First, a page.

Emily was also in the air. She was in the midst of getting her private license on 9/11. On that day she had been tasked to do her first "area solo." What that means is that it was the first time she had flown away from the runway on her own--without an instructor. Things were going just fine until an emergency call came across the radio. An interesting fact is that she was learning how to fly in Waco, Texas--a few miles from the President's Crawford, Texas ranch.

"All aircraft are immediately directed to land."

Emily freaked. Not only did just landing produce a daunting task, but she had to do it now--as fast as she could. Eventually she aquiesced and announced on the radio that she was a student pilot, and the VERY understanding ATC controller talked her back to the airfield.

When I recieved no answer from her phone, I debriefed the sortie. I remember having to convince the instructor that we still needed to finish the training portion of the mission. After maybe five minutes (a typical sortie debrieflasts for an hour) he gave me a perfect score and left. I logged onto the internet and got my first report of the attack, which I'll never forget. It was from AP.

"World Trade Center attacked by aircraft--at least four people killed."

For the next three days we were restricted to the base, immobile and unable to fly. I called the assignment center to see if they needed me to return to my combat unit to fly. I prayed a lot. My sister was due to be married the next weekend, which was subsequently called off and rescheduled because noone could fly. I still have the frame with the original date scratched out and the new date inscribed upon it. But most of all I lived with anger and fury that I wanted to fly and drop good guys on the bad guys wherever they were. It will always live as one of the most frustrating weeks of my life.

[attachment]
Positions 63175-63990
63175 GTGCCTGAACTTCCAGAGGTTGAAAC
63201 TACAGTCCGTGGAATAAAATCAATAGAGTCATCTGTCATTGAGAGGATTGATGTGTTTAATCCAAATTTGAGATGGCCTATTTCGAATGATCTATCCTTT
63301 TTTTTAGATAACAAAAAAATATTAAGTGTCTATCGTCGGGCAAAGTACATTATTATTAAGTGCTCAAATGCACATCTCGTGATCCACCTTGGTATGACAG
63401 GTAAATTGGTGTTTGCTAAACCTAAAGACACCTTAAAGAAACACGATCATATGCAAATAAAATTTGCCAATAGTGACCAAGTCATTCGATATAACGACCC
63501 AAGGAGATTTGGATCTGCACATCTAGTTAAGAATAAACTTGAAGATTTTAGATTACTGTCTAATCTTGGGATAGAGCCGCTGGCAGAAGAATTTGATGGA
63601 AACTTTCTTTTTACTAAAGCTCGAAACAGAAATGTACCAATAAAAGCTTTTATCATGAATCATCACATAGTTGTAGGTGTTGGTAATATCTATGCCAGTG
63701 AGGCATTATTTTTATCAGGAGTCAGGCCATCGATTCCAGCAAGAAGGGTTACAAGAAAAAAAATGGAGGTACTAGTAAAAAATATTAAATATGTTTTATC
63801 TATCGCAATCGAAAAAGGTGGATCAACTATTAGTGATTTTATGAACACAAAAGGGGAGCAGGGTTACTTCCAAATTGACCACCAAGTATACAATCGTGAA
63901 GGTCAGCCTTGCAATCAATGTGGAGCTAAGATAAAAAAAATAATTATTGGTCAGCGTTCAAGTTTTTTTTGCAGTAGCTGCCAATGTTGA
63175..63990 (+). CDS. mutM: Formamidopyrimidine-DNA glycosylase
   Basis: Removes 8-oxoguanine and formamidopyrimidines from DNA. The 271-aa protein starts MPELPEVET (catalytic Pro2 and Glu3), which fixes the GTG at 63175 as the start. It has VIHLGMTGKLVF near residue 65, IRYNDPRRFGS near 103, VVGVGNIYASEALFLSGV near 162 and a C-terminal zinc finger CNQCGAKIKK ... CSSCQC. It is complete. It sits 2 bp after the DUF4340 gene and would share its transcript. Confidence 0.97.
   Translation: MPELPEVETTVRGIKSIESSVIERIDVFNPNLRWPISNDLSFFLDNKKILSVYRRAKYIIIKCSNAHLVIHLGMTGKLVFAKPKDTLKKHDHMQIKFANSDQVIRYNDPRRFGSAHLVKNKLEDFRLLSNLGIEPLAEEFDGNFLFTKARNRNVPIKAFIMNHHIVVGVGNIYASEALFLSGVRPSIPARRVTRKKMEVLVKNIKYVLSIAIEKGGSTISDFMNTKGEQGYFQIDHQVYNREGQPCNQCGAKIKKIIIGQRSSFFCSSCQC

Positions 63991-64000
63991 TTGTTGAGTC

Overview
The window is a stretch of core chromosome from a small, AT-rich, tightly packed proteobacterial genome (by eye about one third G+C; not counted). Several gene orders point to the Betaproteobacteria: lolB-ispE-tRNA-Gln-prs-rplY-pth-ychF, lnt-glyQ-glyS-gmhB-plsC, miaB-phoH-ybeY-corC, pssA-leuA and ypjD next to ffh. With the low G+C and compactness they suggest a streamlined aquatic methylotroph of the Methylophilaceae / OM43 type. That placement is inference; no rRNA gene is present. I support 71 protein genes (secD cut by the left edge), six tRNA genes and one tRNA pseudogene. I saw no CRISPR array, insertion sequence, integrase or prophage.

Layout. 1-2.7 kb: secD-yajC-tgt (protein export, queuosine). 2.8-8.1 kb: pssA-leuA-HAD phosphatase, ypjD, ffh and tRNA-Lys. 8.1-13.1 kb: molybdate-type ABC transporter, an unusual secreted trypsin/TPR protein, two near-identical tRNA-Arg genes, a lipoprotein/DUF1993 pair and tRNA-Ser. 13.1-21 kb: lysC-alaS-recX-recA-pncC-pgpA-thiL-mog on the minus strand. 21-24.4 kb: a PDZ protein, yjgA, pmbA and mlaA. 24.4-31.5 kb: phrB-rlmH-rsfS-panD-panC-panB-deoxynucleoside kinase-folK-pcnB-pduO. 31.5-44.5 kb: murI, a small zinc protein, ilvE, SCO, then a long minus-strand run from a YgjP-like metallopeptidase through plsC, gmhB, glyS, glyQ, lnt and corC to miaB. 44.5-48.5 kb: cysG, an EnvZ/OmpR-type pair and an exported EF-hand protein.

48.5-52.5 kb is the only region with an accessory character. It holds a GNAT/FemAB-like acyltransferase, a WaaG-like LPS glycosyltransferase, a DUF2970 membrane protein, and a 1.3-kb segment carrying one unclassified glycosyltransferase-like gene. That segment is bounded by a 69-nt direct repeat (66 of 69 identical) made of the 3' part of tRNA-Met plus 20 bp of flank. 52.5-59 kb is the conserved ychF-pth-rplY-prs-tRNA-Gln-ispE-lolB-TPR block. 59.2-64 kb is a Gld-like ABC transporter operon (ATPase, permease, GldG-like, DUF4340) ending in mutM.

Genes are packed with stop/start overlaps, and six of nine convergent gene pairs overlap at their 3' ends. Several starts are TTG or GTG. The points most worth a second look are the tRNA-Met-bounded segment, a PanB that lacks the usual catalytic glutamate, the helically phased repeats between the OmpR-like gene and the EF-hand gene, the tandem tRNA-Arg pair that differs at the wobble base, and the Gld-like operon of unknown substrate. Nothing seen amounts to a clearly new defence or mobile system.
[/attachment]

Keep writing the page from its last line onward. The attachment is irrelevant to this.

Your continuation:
The following weekend I drove up to Waco to be with my then two-year old daughter and infant son. I will never forget looking at the skies and not seeing any aircraft, for the first time in my life.

That weekend my wife and I went to a church meeting dealing with the baptism of our son. I will never forget the flags that lined the streets that day, for miles and miles until we got to the church.

On 9/11 I was training to teach others how to defend our Country. Other than standing in the way of those who killed thousands of innocents, I would not have rather been anywhere else.

Wednesday, September 6, 2006


I miss my kids.

It's funny what makes me miss them. I went to a tournament this past weekend and watching the kids running around in their uniforms didn't bring pangs to my heart. It could've been my own nerves. A guy in my class flew his family out for the weekend and I watched from the 4th floor as they swam in the pool. That didn't make me miss them much, either. Funny.

Just a few minutes ago I heard a baby crying. Hard. I went out to the balcony and there was a mother on the lawn behind the hotel rocking her baby that was clearly not too happy. The baby's older sister was playing in the grass beside them. My heart broke.

I was watching "Lost" on DVD last night and the baby on the show had some kind of fever and was screaming at the top of his lungs. That made me miss my kids.